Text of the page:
The SCCF Marine Laboratory recently assisted the Clinic for the Rehabilitation of Wildlife (CROW) with nourishing sick green sea turtles (Chelonia mydas) by providing fresh, unadulterated tape grass and naiads grown in the lab’s freshwater tanks.
SCCF volunteer Kiely Hoffman is also a CROW volunteer; she is assisting the lab with the propagation projects. Recently, the lab provided naiads (submersed plants) that were eagerly consumed by a 50-pound green turtle suspected of suffering from toxicosis. It “seemed to have a preference for it and ate all of the naiads before the tape grass—and then the tape grass, too,” reported CROW Hospital Admissions Manager Jenna Antill. The turtle’s mental activity “significantly improved when offered the healthier sea grasses. It made a huge difference.”
The lab had already been raising tape grass to replant upriver in the Caloosahatchee for both environmental restoration and as a source of nutritional sustenance for manatees.
Adult green turtles prefer to graze the newest leaf growth of seagrasses and repeatedly return to the areas where they have grazed before. Seagrasses have a basal meristem; the portions of the leaves that are newest are closest to the sediment. Seagrasses filter the water by slowing currents, especially near the sediment surface. This results in some plankton, including the Florida red tide protist, Karenia brevis, being buried in the sediments. The brevetoxins released from decomposing cells can be absorbed by seagrass roots and transferred to the leaves.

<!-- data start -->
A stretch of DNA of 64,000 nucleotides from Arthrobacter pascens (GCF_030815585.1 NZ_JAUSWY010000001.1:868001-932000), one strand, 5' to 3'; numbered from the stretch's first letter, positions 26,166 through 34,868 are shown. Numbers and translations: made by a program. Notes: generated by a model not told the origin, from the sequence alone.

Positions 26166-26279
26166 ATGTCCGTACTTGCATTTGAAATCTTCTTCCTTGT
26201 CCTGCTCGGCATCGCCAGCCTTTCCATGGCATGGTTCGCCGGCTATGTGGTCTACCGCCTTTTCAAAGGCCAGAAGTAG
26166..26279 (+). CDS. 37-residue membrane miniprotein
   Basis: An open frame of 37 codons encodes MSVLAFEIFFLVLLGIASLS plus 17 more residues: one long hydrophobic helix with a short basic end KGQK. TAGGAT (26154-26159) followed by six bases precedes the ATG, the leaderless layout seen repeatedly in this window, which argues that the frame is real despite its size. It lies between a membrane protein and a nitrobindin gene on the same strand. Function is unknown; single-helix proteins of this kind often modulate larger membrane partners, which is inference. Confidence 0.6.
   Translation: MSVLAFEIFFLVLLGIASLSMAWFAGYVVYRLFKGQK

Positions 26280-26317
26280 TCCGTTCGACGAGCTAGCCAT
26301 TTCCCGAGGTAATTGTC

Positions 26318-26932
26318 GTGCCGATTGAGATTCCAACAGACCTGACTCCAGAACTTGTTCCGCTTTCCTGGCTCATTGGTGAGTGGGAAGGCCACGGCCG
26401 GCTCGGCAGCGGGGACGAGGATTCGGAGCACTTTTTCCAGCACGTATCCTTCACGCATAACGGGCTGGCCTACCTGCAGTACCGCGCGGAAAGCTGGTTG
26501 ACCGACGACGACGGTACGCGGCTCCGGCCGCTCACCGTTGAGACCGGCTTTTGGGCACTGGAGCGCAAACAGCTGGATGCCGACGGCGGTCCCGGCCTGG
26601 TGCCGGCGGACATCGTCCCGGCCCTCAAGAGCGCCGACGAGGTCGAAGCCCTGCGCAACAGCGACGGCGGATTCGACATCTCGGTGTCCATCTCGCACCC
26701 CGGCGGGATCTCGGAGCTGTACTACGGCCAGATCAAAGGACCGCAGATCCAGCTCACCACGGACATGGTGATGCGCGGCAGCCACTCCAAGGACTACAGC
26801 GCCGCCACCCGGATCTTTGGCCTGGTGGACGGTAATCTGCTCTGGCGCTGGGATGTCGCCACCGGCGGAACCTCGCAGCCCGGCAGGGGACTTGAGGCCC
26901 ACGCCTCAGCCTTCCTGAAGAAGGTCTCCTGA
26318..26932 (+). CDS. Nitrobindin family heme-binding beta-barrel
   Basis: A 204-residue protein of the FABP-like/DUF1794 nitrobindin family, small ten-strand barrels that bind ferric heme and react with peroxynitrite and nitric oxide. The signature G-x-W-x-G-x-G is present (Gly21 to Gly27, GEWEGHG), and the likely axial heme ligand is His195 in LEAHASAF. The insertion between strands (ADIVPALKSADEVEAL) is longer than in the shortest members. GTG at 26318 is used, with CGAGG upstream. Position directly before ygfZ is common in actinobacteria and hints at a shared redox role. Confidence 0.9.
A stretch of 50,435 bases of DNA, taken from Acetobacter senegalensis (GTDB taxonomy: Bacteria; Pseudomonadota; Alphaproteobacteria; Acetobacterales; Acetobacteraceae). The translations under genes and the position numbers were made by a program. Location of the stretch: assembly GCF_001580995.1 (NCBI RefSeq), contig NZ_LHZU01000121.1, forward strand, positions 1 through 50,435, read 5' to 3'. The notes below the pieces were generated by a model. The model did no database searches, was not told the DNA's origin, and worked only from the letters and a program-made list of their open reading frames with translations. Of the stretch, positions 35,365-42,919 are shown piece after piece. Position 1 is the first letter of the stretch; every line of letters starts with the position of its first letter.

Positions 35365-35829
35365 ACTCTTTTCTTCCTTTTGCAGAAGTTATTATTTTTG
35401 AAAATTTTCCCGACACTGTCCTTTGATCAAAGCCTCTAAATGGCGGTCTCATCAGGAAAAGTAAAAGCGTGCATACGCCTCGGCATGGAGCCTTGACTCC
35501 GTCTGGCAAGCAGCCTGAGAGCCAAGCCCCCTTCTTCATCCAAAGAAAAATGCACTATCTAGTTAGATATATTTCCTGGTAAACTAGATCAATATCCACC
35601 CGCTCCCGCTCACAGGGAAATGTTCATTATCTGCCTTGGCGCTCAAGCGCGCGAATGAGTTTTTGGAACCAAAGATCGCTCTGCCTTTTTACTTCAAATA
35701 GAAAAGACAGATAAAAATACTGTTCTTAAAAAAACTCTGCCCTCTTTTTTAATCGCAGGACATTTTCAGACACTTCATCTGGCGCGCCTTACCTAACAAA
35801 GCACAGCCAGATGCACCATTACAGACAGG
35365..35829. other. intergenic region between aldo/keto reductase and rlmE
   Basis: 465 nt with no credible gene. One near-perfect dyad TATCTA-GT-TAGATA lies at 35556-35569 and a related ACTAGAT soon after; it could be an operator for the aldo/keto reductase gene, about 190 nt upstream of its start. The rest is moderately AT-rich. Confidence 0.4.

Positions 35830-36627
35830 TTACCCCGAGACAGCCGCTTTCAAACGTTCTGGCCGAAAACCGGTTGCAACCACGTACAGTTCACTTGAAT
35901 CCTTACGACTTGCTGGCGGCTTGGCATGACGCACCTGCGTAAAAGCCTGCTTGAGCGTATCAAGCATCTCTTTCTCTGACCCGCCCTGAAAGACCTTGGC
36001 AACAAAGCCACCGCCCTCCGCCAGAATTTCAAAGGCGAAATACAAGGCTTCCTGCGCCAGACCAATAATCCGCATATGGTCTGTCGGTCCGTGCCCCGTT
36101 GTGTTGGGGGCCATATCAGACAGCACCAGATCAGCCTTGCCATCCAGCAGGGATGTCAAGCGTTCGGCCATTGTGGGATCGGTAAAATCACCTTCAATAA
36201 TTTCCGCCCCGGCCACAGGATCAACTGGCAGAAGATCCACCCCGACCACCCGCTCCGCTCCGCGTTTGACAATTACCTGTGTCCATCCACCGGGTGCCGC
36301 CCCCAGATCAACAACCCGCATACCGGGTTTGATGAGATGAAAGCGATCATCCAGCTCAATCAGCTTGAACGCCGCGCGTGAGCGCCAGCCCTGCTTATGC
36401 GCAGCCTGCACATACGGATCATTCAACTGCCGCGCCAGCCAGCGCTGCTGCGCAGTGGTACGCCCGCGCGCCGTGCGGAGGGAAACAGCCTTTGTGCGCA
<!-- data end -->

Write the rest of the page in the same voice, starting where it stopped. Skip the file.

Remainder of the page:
Older leaves are often colonized by suspension-feeding animals such as tunicates and bryozoans, which also accumulate brevetoxins. Because turtles can eat more than a third of their body weight per day, it’s a problem when the leaves are full of toxin. The turtles may prefer new leaves for their nutritional value, but they are also ingesting less toxin by avoiding the older leaves. SCCF research in 2018 confirmed data pointing out that sampled sick and stranded sea turtles— greens, loggerheads (Caretta caretta), and Kemp’s ridleys (Lepidochelys kempii)—had high toxin concentrations in their systems after ingesting contaminated prey such as gastropods, clams, and crabs, in addition to seagrasses, throughout the red tide crisis.
Photo: University of Wisconsin researchers Robert Johnson and Grace Wilkinson have been studying a heavily grazed seagrass meadow north of Tarpon Bay.